The Birth of a Street Performance History Lesson Combo for a New Generation | KCET
The Birth of a Street Performance History Lesson Combo for a New Generation
I have been writing the story of the centro of Los Angeles, or better said, it has been writing me since I was baptized at Our Lady Queen of the Angels, the original pueblo church sited not far from the indigenous Tongva village of Yang-Na when the Spanish arrived in 1781. My personal history is braided with the city’s, and not just because of the holy water sprinkled on my head in the fall of 1962. My paternal grandparents, musicians who played both high and low (opera, international pop, Mexican folk) once worked across the street from the church on Olvera Street, the ethnic theme park established by civic booster Christine Sterling in the early 1930s. My grandparents’ presence in the popular performing art scene downtown (they were regulars in the Mexican vaudeville shows — variedades — of the grand downtown theaters on Main and Broadway) ultimately landed them a regular slot in a revue at the Paris Inn, a well-heeled restaurant popular in the war years a few blocks away from the plaza on what was then Market Street, a building later razed to make way for the LAPD’s “glass house” headquarters which, in typical L.A.-cannibalizes-its-past tradition, was itself recently razed.
My grandparents, Juan Martínez and Margarita del Río (their duo musical act was called “Martínez del Río”) were Mexican immigrants seeking an American life for themselves in the midst of the Great Depression. They earned decent money with their act, were thrifty and made shrewd real estate investments. This provided my father with a launching pad into the Army, community college and the unionized, well-paying trade of lithography. It allowed my family a middle-class existence in spite of persistent anti-Mexican sentiment. It was an American story and a Mexican one, and it started in the heart of the Mexican pueblo, which had been a Spanish pueblo, which had been a Tongva village.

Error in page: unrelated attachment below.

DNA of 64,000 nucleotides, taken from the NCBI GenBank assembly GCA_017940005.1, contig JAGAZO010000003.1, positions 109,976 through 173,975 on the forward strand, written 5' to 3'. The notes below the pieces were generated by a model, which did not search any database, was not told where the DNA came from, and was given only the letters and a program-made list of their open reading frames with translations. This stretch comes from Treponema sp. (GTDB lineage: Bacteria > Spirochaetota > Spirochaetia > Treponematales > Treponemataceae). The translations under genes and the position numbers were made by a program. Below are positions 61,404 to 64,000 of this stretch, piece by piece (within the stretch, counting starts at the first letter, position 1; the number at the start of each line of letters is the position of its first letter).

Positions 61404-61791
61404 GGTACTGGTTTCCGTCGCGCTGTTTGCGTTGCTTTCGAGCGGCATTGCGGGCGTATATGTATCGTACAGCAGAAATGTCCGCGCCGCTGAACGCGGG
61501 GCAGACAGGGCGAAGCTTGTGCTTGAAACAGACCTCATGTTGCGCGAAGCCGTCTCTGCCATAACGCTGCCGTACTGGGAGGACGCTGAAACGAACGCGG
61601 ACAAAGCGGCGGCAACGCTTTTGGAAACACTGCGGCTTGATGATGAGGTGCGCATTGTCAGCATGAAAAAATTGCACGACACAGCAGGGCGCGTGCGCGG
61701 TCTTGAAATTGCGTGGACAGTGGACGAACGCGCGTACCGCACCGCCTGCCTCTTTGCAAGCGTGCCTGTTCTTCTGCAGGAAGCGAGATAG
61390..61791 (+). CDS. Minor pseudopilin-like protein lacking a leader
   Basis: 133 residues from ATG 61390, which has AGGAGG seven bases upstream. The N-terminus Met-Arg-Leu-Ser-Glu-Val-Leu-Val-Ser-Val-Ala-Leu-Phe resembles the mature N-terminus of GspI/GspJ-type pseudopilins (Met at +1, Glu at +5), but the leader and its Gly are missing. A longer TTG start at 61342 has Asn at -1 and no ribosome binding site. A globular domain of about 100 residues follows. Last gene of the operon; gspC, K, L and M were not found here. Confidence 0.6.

More on Olvera Street
Two generations after my grandparents, in the mid-1980s, I arrived at La Placita (the “little plaza,” as the historic pueblo district is affectionately known in Spanish), a young reporter seeking to write about the Sanctuary movement at Our Lady Queen of the Angels led by the activist priests Luis Olivares and Michael Kennedy. My mother was an immigrant from El Salvador, where a civil war raged, fueled in great part by the U.S. government’s Cold War strategy of propping up murderous regimes in the Global South to stave off leftist popular uprisings. The result was hundreds of thousands of refugees from Central America arriving in Los Angeles. This hit very close to home because of the vast extended family we had in El Salvador.
The 1980s was a turbulent decade. Immigration raids targeted political refugees from Central America and economic refugees from Mexico. At La Placita, resistance groups held meetings and rallies and there were clashes with the LAPD. There was drama, melodrama and heroism. It wasn’t hard for me to publish these stories in local media — they wrote themselves.
Over time I became aware that the Sanctuary movement was only the latest chapter in a long history of repression and resistance in the geographical and symbolic heart of Los Angeles. Here, the Spanish had superimposed their colonial grid upon the indigenous city. Here, the Americans had arrived and conquered the Spanish. But “conquest” is a totalizing term and history is absolute only in the imaginaries of its always-partial narratives, not as its lived by its constitutive communities. The “conquerors” are always eliding the stories of resistance to their power for obvious reasons. If there is a consistent theme to the story at the very center of Los Angeles, it is resistance itself, and it is a story that must be told to remedy the erasures of the past and finally provide Los Angeles the past the powerful have denied it.